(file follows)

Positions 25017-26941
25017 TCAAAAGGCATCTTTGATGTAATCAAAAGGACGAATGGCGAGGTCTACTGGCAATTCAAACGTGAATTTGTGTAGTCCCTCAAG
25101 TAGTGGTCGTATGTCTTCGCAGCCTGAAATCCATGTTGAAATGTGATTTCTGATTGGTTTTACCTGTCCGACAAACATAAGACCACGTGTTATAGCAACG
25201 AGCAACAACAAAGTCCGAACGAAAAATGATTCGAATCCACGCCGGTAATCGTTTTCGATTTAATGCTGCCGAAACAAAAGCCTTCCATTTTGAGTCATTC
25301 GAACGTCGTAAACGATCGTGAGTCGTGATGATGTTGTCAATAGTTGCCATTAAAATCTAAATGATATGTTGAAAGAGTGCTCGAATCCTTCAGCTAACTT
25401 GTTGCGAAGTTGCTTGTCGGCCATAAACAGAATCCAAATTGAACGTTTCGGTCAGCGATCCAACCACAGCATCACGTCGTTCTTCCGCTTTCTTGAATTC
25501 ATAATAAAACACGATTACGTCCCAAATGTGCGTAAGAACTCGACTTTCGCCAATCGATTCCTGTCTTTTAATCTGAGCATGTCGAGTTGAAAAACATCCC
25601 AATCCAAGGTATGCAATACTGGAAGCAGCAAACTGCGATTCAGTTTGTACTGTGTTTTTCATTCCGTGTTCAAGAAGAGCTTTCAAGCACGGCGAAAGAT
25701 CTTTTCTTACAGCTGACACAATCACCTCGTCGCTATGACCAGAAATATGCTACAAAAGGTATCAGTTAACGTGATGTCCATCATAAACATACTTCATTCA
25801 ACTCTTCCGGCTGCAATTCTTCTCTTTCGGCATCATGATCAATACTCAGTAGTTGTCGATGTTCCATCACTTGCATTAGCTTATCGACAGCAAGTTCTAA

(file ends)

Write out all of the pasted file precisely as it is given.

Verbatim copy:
Positions 25017-26941
25017 TCAAAAGGCATCTTTGATGTAATCAAAAGGACGAATGGCGAGGTCTACTGGCAATTCAAACGTGAATTTGTGTAGTCCCTCAAG
25101 TAGTGGTCGTATGTCTTCGCAGCCTGAAATCCATGTTGAAATGTGATTTCTGATTGGTTTTACCTGTCCGACAAACATAAGACCACGTGTTATAGCAACG
25201 AGCAACAACAAAGTCCGAACGAAAAATGATTCGAATCCACGCCGGTAATCGTTTTCGATTTAATGCTGCCGAAACAAAAGCCTTCCATTTTGAGTCATTC
25301 GAACGTCGTAAACGATCGTGAGTCGTGATGATGTTGTCAATAGTTGCCATTAAAATCTAAATGATATGTTGAAAGAGTGCTCGAATCCTTCAGCTAACTT
25401 GTTGCGAAGTTGCTTGTCGGCCATAAACAGAATCCAAATTGAACGTTTCGGTCAGCGATCCAACCACAGCATCACGTCGTTCTTCCGCTTTCTTGAATTC
25501 ATAATAAAACACGATTACGTCCCAAATGTGCGTAAGAACTCGACTTTCGCCAATCGATTCCTGTCTTTTAATCTGAGCATGTCGAGTTGAAAAACATCCC
25601 AATCCAAGGTATGCAATACTGGAAGCAGCAAACTGCGATTCAGTTTGTACTGTGTTTTTCATTCCGTGTTCAAGAAGAGCTTTCAAGCACGGCGAAAGAT
25701 CTTTTCTTACAGCTGACACAATCACCTCGTCGCTATGACCAGAAATATGCTACAAAAGGTATCAGTTAACGTGATGTCCATCATAAACATACTTCATTCA
25801 ACTCTTCCGGCTGCAATTCTTCTCTTTCGGCATCATGATCAATACTCAGTAGTTGTCGATGTTCCATCACTTGCATTAGCTTATCGACAGCAAGTTCTAA